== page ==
Organic versus inorganic: an important distinction, but not for obvious reasons

| | November 9, 2012
farmersmarket wide b b ec be a fe d ab dafb bea bf s
Image credit: Associated Press
This article or excerpt is included in the GLP’s daily curated selection of ideologically diverse news, opinion and analysis of biotechnology innovation.

Lee Silver, Professor of Molecular Biology and public policy at Princeton University, offers a concise and highly critical look at the scientific and cultural  history of the distinction between organic and inorganic, GMO versus non-GMO — essentially the distinction between  natural versus unnatural and the freight these terms carry. This is all the more relevant in the wake of California’s Proposition 37, which was built upon a supposition that this is a meaningful and important distinction with health implications. Silver begins:

Before the 18th century, scientists and non-scientists alike assumed that the material substance of living organisms was fundamentally different from that of non-living things — organisms and their products were considered organic by definition, while non-living things were mineral or inorganic. 

Silver’s stance can also be seen as a culmination of a growing body of evidence that, at the very least, questions if not outright denies many of the benefits presumed to accompany “natural” foods, or the threats posed by “unnatural” foods. This, in turn, may be the cultural pendulum swinging back from the birth of environmental movement in the 70s. In September, NPR examined the questionable health benefits (or lack thereof) offered by organic foods. Michael Pollan, a figurehead in the food movement, was asked what he thought of these findings. He was somewhat dismissive of the meta-study on which the NRP story was based, focusing instead on related factors like pesticide use and exposure to make the case for organics.

Related article:  Peddlers of disinformation shape GMO discourse

Regardless of whether or not organic or natural or non-GMO foods may be healthier or safer, however, Silver makes a strong case for the positive potential of genetic modification. We need GM crops, modern genetic techniques are a very valuable part of our toolkit — a sentiment shared by the late Norman Borlaug, Nobel laureate and “father of the Green Movement. The fixation on whether something is organic or not, Silver argues, is distracting us from whether something is good or not. To this end, Silver takes a hard stance against what he sees as a socio-economic climate hostile to GMOs:

In the current social and economic climate, much of the critical research required to turn promising [GM] results into viable products is simply not pursued. As a result, anti-GM, organic food advocates may be indirectly responsible for avoidable deaths of future children.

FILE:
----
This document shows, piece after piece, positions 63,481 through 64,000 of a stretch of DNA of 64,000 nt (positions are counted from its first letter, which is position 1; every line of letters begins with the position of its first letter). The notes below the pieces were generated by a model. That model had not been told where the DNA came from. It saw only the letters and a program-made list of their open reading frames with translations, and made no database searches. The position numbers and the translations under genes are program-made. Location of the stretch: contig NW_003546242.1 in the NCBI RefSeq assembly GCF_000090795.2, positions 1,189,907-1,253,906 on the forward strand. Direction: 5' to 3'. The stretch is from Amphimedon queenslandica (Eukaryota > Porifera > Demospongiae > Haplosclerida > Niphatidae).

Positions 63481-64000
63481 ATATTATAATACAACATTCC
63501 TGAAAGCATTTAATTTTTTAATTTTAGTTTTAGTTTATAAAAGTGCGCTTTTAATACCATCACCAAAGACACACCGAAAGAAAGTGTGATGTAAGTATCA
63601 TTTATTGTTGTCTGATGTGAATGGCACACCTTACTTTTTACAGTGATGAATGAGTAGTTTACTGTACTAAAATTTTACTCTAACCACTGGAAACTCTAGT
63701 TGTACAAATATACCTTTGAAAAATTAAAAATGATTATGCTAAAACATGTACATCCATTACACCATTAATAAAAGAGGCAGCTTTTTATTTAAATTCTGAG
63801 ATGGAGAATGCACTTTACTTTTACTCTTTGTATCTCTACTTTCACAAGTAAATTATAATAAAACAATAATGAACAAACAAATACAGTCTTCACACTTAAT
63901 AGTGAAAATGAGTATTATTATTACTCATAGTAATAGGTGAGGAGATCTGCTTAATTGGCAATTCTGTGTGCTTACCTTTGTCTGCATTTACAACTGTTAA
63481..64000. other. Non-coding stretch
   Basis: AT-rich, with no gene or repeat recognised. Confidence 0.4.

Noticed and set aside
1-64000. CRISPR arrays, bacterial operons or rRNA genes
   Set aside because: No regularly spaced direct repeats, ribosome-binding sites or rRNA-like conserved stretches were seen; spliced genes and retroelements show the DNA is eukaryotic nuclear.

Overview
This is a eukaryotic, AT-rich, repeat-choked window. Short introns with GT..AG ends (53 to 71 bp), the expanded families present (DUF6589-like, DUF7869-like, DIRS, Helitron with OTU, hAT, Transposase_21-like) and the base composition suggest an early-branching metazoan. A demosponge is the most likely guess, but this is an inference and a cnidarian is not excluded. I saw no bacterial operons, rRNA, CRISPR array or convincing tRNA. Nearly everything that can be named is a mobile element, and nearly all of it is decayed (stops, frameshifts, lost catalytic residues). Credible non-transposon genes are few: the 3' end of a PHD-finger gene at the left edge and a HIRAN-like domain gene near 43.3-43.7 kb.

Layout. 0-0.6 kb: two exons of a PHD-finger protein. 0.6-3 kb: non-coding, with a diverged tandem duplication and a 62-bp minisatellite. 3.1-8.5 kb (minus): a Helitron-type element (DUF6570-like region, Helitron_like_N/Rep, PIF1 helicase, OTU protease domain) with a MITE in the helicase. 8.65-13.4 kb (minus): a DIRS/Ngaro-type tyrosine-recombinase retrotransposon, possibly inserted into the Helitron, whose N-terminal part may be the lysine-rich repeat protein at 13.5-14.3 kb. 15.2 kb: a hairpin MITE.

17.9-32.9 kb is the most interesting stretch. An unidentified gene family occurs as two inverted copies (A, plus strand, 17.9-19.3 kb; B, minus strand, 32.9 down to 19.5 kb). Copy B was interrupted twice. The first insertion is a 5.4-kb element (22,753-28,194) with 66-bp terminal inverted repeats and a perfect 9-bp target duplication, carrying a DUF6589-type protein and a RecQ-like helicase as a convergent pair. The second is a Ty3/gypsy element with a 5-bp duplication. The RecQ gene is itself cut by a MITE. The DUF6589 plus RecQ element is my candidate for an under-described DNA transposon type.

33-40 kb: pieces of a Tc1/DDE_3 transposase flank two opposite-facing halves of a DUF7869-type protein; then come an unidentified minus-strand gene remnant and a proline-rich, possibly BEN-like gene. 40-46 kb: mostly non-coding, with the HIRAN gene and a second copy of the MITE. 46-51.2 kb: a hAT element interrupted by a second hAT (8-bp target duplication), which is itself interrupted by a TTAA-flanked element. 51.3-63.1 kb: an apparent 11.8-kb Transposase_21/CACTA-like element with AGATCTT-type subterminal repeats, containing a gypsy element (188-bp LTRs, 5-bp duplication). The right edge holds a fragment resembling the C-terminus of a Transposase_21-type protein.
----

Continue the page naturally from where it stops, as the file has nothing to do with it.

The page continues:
View the original article here: What Is The Meaning Of “Organic” (And Inorganic) Food?

Outbreak
Outbreak Daily Digest
Biotech Facts & Fallacies
Talking Biotech
Genetics Unzipped
sperm swim

Video: Sperm are ‘spinners not swimmers’—because they are lopsided

Research by fertility scientists in the UK and Mexico challenges the accepted view of how sperm “swim”, suggesting that it ...
mag insects image superjumbo v

Disaster interrupted: Which farming system better preserves insect populations: Organic or conventional?

A three-year run of fragmentary Armageddon-like studies had primed the journalism pumps and settled the media framing about the future ...
dead bee desolate city

Are we facing an ‘Insect Apocalypse’ caused by ‘intensive, industrial’ farming and agricultural chemicals? The media say yes; Science says ‘no’

The media call it the “Insect Apocalypse”. In the past three years, the phrase has become an accepted truth of ...
breastfeeding bed x facebook x

Infographic: We know breastfeeding helps children. Now we know it helps mothers too

When a woman becomes pregnant, her risk of type 2 diabetes increases for the rest of her life, perhaps because ...
biotechnology worker x

Can GMOs rescue threatened plants and crops?

Some scientists and ecologists argue that humans are in the midst of an "extinction crisis" — the sixth wave of ...
food globe x

Are GMOs necessary to feed the world?

Experts estimate that agricultural production needs to roughly double in the coming decades. How can that be achieved? ...
eating gmo corn on the cob x

Are GMOs safe?

In 2015, 15 scientists and activists issued a statement, "No Scientific consensus on GMO safety," in the journal Environmental Sciences ...
Screen Shot at PM

Charles Benbrook: Agricultural economist and consultant for the organic industry and anti-biotechnology advocacy groups

Independent scientists rip Benbrook's co-authored commentary in New England Journal calling for reassessment of dangers of all GMO crops and herbicides ...
Screen Shot at PM

ETC Group: ‘Extreme’ biotechnology critic campaigns against synthetic biology and other forms of ‘extreme genetic engineering’

The ETC Group is an international environmental non-governmental organization (NGO) based in Canada whose stated purpose is to monitor "the impact of emerging technologies and ...
Share via
News on human & agricultural genetics and biotechnology delivered to your inbox.
Optional. Mail on special occasions.
Send this to a friend